There are two non-negative integer variables $q$ and $p$, where only one of them can take a positive value. To impose this relation, I write: \begin{align} q &\leq M(1 - y) \tag1 \\ p &\leq M(y) \tag2 \end{align}

where $y$ is binary and $M$ is a large number.

Is there a better way to model this relation, possibly without binary and/or big-M?


1 Answer 1


The big-M values need not be the same. You should choose $M_1$ in $(1)$ to be a small upper bound on $q$ and $M_2$ in $(2)$ to be a small upper bound on $p$.

An alternative formulation is $p q = 0$, but that is nonlinear.

If your solver supports indicator constraints, you can write the desired implications directly, without specifying big-M: \begin{align} y = 1 &\implies q = 0 \\ y = 0 &\implies p = 0 \end{align} But the solver might just introduce the big-M constraints on your behalf.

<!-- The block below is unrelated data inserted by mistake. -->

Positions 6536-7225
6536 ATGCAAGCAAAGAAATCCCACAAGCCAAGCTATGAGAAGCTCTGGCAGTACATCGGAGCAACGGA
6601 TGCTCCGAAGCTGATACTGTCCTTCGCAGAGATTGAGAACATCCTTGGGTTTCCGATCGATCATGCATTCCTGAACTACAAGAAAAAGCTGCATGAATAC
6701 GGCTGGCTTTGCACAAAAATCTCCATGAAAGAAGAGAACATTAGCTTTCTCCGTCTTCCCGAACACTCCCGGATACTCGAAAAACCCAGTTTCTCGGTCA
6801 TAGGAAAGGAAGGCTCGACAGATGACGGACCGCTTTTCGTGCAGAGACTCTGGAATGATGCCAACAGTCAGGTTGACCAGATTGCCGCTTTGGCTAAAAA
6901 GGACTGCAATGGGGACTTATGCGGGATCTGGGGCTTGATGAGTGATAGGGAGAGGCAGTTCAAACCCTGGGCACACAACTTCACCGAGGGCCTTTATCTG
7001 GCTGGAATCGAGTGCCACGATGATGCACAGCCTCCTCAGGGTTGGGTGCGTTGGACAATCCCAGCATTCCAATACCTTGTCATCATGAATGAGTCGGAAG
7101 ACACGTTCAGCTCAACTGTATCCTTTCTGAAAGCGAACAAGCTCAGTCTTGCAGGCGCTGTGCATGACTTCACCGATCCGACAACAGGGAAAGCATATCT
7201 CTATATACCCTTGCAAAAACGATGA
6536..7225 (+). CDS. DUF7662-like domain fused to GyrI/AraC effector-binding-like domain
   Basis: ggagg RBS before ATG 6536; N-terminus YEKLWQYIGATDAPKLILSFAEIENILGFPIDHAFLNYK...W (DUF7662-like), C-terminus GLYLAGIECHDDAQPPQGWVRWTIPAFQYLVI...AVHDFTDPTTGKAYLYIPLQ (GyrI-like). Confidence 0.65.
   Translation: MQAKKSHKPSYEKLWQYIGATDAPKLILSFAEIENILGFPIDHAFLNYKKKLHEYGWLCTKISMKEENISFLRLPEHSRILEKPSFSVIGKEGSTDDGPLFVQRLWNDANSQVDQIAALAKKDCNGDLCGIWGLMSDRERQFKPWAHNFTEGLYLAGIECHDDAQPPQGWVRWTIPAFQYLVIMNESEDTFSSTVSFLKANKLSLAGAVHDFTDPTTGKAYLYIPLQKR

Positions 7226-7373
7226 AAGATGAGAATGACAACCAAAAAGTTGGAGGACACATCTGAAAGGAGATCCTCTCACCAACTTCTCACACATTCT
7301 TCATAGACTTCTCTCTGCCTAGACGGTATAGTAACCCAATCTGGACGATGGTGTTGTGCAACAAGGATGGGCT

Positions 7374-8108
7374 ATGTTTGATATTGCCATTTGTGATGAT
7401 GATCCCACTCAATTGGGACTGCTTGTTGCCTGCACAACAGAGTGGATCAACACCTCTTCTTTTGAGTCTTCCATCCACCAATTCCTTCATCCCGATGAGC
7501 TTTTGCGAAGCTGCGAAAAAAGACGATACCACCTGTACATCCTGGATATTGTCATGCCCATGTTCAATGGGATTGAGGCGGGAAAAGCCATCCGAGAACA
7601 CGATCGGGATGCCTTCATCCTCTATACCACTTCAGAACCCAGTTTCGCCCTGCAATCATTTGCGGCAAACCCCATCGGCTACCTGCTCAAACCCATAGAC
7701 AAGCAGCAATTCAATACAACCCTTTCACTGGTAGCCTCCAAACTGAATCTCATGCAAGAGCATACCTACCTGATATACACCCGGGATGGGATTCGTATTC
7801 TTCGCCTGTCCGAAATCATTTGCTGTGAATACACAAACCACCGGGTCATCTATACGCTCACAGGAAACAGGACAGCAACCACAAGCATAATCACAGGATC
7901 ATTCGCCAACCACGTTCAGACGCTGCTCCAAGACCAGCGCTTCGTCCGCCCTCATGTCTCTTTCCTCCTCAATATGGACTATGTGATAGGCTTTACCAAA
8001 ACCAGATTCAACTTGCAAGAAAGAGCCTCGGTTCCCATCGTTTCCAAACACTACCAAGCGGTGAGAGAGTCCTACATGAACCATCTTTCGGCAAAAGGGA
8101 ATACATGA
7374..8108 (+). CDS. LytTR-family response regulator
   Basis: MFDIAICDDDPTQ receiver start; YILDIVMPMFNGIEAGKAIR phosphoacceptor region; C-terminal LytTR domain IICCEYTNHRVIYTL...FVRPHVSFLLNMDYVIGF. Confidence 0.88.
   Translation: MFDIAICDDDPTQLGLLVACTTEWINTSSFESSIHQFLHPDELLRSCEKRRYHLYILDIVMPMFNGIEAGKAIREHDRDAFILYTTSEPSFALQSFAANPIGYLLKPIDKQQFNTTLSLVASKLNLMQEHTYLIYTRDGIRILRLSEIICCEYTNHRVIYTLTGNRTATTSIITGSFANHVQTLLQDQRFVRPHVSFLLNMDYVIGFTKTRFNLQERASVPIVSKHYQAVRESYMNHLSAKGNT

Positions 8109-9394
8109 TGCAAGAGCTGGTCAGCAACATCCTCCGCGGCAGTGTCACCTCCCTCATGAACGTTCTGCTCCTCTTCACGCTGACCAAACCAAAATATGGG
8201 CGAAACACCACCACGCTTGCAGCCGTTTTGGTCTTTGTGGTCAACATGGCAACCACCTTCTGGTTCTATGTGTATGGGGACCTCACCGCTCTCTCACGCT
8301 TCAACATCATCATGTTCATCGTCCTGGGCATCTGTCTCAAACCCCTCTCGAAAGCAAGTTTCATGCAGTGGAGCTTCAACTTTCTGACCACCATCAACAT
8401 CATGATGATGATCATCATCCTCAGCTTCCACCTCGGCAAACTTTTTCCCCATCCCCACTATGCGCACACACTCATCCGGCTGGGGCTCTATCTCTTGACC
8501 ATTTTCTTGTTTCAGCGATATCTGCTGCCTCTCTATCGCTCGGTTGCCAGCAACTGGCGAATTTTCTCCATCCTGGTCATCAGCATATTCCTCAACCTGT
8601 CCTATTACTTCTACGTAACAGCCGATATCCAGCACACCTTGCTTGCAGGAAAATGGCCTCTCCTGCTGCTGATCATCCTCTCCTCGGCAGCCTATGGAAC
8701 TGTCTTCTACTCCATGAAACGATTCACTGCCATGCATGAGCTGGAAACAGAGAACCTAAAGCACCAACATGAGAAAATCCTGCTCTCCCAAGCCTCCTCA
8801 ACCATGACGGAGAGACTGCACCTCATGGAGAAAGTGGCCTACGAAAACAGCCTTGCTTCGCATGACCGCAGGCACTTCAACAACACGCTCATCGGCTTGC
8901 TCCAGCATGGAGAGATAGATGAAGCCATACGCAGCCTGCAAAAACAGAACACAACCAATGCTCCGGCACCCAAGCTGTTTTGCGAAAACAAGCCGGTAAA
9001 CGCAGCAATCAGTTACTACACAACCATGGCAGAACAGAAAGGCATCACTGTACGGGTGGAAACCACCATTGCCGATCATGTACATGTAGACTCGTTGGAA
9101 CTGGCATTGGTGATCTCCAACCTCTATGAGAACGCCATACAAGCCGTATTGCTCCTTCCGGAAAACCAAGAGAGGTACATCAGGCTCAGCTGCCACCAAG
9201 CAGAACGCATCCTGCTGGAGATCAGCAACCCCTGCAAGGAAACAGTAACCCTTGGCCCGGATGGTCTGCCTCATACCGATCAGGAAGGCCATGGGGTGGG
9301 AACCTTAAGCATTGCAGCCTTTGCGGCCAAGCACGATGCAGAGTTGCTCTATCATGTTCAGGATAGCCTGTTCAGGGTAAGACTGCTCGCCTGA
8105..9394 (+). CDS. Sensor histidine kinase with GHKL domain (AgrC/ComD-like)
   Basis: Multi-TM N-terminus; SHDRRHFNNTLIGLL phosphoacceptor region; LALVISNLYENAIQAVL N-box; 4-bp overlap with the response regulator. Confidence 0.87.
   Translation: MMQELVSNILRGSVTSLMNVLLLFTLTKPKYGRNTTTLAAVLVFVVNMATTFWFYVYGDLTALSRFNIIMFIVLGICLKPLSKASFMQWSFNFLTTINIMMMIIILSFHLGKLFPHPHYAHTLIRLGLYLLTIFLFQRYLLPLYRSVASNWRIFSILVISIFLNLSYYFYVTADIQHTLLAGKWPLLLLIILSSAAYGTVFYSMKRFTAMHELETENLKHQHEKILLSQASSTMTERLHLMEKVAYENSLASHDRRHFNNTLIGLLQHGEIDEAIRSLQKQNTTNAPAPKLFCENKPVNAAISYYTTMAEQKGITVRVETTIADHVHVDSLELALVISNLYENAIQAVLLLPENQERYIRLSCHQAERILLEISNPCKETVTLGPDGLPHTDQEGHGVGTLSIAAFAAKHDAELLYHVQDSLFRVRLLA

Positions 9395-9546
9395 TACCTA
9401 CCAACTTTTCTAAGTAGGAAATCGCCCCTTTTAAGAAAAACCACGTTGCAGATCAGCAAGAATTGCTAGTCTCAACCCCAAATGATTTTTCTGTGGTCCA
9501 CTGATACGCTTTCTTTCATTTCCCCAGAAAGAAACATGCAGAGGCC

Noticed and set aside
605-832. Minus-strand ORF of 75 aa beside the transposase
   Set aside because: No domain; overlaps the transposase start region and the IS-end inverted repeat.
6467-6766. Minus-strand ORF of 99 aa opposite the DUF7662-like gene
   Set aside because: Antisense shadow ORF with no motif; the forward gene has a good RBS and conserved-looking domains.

If your solver supports SOS1 constraints, you can use those, but again these might be automatically converted to big-M constraints.

  • 2
    $\begingroup$ Is it correct to say that it’s impossible to do this using only continuous variables and a linear formulation? $\endgroup$ Jan 19, 2021 at 14:19
  • 4
    $\begingroup$ Yes, because the L-shaped feasible region (union of two nonnegative axes) is nonconvex. $\endgroup$
    – RobPratt
    Jan 19, 2021 at 14:54
  • $\begingroup$ OK, I figured there was a nice compact explanation. :) $\endgroup$ Jan 19, 2021 at 16:14

Your Answer

By clicking “Post Your Answer”, you agree to our terms of service and acknowledge you have read our privacy policy.

Not the answer you're looking for? Browse other questions tagged or ask your own question.